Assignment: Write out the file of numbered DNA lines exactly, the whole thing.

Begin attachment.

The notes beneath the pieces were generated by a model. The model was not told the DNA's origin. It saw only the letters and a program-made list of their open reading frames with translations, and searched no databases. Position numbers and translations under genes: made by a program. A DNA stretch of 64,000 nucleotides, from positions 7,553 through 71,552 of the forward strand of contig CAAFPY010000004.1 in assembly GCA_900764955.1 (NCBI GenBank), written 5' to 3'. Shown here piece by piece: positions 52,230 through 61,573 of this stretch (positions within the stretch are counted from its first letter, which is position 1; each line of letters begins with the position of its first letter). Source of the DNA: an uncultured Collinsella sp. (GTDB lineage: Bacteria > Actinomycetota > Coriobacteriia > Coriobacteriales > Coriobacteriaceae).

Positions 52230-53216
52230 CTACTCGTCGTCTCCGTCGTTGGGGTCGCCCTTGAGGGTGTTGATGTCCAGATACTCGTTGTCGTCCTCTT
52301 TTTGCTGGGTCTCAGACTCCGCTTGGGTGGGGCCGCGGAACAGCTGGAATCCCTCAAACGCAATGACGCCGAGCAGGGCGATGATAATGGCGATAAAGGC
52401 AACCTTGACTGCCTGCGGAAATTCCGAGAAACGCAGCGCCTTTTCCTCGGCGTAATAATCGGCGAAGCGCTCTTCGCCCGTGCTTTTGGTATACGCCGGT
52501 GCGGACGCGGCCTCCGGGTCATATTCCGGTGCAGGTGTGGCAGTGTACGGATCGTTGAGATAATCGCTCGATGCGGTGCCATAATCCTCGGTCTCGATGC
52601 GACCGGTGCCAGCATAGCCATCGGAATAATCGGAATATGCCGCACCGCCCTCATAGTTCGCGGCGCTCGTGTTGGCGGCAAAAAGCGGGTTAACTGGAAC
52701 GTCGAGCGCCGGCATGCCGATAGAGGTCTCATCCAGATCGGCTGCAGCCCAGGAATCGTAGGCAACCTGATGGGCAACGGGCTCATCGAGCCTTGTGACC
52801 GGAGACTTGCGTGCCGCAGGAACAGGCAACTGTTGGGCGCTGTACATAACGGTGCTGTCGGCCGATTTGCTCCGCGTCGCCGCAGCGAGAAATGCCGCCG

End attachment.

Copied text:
The notes beneath the pieces were generated by a model. The model was not told the DNA's origin. It saw only the letters and a program-made list of their open reading frames with translations, and searched no databases. Position numbers and translations under genes: made by a program. A DNA stretch of 64,000 nucleotides, from positions 7,553 through 71,552 of the forward strand of contig CAAFPY010000004.1 in assembly GCA_900764955.1 (NCBI GenBank), written 5' to 3'. Shown here piece by piece: positions 52,230 through 61,573 of this stretch (positions within the stretch are counted from its first letter, which is position 1; each line of letters begins with the position of its first letter). Source of the DNA: an uncultured Collinsella sp. (GTDB lineage: Bacteria > Actinomycetota > Coriobacteriia > Coriobacteriales > Coriobacteriaceae).

Positions 52230-53216
52230 CTACTCGTCGTCTCCGTCGTTGGGGTCGCCCTTGAGGGTGTTGATGTCCAGATACTCGTTGTCGTCCTCTT
52301 TTTGCTGGGTCTCAGACTCCGCTTGGGTGGGGCCGCGGAACAGCTGGAATCCCTCAAACGCAATGACGCCGAGCAGGGCGATGATAATGGCGATAAAGGC
52401 AACCTTGACTGCCTGCGGAAATTCCGAGAAACGCAGCGCCTTTTCCTCGGCGTAATAATCGGCGAAGCGCTCTTCGCCCGTGCTTTTGGTATACGCCGGT
52501 GCGGACGCGGCCTCCGGGTCATATTCCGGTGCAGGTGTGGCAGTGTACGGATCGTTGAGATAATCGCTCGATGCGGTGCCATAATCCTCGGTCTCGATGC
52601 GACCGGTGCCAGCATAGCCATCGGAATAATCGGAATATGCCGCACCGCCCTCATAGTTCGCGGCGCTCGTGTTGGCGGCAAAAAGCGGGTTAACTGGAAC
52701 GTCGAGCGCCGGCATGCCGATAGAGGTCTCATCCAGATCGGCTGCAGCCCAGGAATCGTAGGCAACCTGATGGGCAACGGGCTCATCGAGCCTTGTGACC
52801 GGAGACTTGCGTGCCGCAGGAACAGGCAACTGTTGGGCGCTGTACATAACGGTGCTGTCGGCCGATTTGCTCCGCGTCGCCGCAGCGAGAAATGCCGCCG